Hilton John, foreman, h. 480 Elm
Stephenson C. C. foreman. The Standard Harness Co. h. 480 Elm
Williams Geo. F. painter, h. 480 Elm

1895
Gers Josie, domestic, h. 480 Elm Opp. Magnolia
Green Sarah, A. wid. Ezekiel, h. 480 Elm opp. Magnolia
“Wm. E. salesman, Smith & Nixon's, h. 480 Elm opp. Magnolia
Smith Stephen M. trav.salesman, s.e.c. 2d and Walnut, h. 480 Elm nr 15th

1900
Berger W. R. student, bds. 1418 Elm
Golden Geo. W. clk. 711 Race, bds. 1418 Elm
Hoffman Frank, with The Interstate Advertising Co. of Pittsburg, room 55, 448 Main, h. 1418 Elm
Justice Carrie L. b. h. 1418 Elm
Salt Wm. driver, bds. 1418 Elm
Kirker Prank K. engineer, bds,. 1418 Elm
Morse C B. trav.salesman, bds. 1418 Elm

1905
Flinn Wm S principal W H Morgan School h 1418 Elm
Gorman —Robt carp rms 1418 Elm
Justice Carrie L boarding 1418 Elm
Mendenhall Edward painter bds 1418 Elm
Golden Geo W clk 711 Race bds 1418 Elm
Rick Frank stockkpr 408 Pioneer h 1418 Elm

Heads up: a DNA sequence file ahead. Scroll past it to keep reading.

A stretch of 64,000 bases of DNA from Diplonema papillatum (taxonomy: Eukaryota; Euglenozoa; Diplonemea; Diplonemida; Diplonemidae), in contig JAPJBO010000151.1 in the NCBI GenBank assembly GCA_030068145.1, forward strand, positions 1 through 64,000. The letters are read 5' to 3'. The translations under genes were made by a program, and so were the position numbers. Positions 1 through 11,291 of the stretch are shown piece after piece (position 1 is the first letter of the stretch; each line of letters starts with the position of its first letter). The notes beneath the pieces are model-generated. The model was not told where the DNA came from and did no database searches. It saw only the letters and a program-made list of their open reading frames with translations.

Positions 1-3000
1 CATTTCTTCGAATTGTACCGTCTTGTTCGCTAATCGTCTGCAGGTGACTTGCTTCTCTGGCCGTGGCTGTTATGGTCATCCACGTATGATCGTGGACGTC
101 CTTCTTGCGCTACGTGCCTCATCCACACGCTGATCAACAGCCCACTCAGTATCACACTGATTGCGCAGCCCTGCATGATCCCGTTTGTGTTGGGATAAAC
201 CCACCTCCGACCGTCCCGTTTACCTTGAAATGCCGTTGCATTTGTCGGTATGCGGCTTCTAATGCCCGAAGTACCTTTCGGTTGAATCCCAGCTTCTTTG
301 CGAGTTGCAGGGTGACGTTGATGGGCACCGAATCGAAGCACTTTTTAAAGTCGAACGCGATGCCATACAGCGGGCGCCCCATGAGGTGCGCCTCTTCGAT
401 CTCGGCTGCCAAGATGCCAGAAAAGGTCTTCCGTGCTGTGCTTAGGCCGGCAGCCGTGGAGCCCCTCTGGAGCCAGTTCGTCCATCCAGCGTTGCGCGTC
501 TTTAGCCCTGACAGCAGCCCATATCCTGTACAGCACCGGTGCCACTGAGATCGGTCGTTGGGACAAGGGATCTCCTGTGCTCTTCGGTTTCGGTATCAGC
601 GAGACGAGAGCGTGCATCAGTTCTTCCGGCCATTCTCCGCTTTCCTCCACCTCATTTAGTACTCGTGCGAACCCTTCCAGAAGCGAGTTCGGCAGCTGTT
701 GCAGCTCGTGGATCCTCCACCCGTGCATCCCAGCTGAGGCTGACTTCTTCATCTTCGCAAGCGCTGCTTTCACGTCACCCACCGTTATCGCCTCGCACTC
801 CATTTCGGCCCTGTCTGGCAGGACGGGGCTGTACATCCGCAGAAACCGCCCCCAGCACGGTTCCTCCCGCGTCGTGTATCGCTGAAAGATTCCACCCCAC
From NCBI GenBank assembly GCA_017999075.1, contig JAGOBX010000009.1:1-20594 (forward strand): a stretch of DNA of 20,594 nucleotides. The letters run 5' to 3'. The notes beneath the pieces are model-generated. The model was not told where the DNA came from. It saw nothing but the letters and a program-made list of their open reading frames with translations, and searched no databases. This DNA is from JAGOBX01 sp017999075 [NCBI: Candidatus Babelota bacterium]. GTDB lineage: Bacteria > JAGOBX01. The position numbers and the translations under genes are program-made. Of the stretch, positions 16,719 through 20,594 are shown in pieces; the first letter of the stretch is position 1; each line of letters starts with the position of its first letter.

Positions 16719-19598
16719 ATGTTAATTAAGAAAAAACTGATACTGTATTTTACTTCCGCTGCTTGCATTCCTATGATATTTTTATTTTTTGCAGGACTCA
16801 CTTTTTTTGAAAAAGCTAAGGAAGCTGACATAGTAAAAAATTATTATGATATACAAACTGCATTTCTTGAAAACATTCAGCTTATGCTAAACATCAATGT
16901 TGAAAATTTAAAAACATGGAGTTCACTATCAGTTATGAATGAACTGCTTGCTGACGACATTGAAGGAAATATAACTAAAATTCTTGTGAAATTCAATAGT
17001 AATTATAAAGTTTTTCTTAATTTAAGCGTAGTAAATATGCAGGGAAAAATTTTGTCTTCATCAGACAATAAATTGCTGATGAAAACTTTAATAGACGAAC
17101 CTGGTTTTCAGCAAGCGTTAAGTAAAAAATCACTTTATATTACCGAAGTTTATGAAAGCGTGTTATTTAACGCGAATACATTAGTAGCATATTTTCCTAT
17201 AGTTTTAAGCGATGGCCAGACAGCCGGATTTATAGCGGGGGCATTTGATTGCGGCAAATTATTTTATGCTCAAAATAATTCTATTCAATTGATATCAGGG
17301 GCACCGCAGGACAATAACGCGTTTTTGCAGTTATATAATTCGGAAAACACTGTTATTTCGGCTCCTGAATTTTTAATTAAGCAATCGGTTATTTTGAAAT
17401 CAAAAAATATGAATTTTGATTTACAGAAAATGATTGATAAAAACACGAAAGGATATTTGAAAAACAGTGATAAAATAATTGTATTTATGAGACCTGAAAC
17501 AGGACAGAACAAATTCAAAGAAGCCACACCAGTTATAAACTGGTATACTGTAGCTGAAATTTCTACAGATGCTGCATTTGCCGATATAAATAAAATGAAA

Stehle Lillie saleslady 1533 Elm rms 1418 Elm
Morse C E (C E M & Co) 4 Allen Bldg bds 1418 Elm
Watson David lab bds 1418 Elm
Boarding House - Justice Carrie L 1418 Elm

1910
Beck Wm I carp rms 1418 Elm
Bennett Millard clk 1523 Plum rms 1418 Elm
Donley John paperhgr rms 1418 Elm
Geiger Anton clk 275 W McMicken Av h 1418 Elm
“Otto meatctr rms 1418 Elm
Heidel Earl wrapper h 1418 Elm
“ Jos M h 1418 Elm
Mueller Fabricuis Victor actor rms 1418 Elm
Weinkam Anna hair work h 1418 Elm

1920
Barrett Mrs Catherine furnished rooms 1418 Elm
Beckner Valentine mach rms 1418 Elm
Kammerdiener Jacob helper h 1418 Elm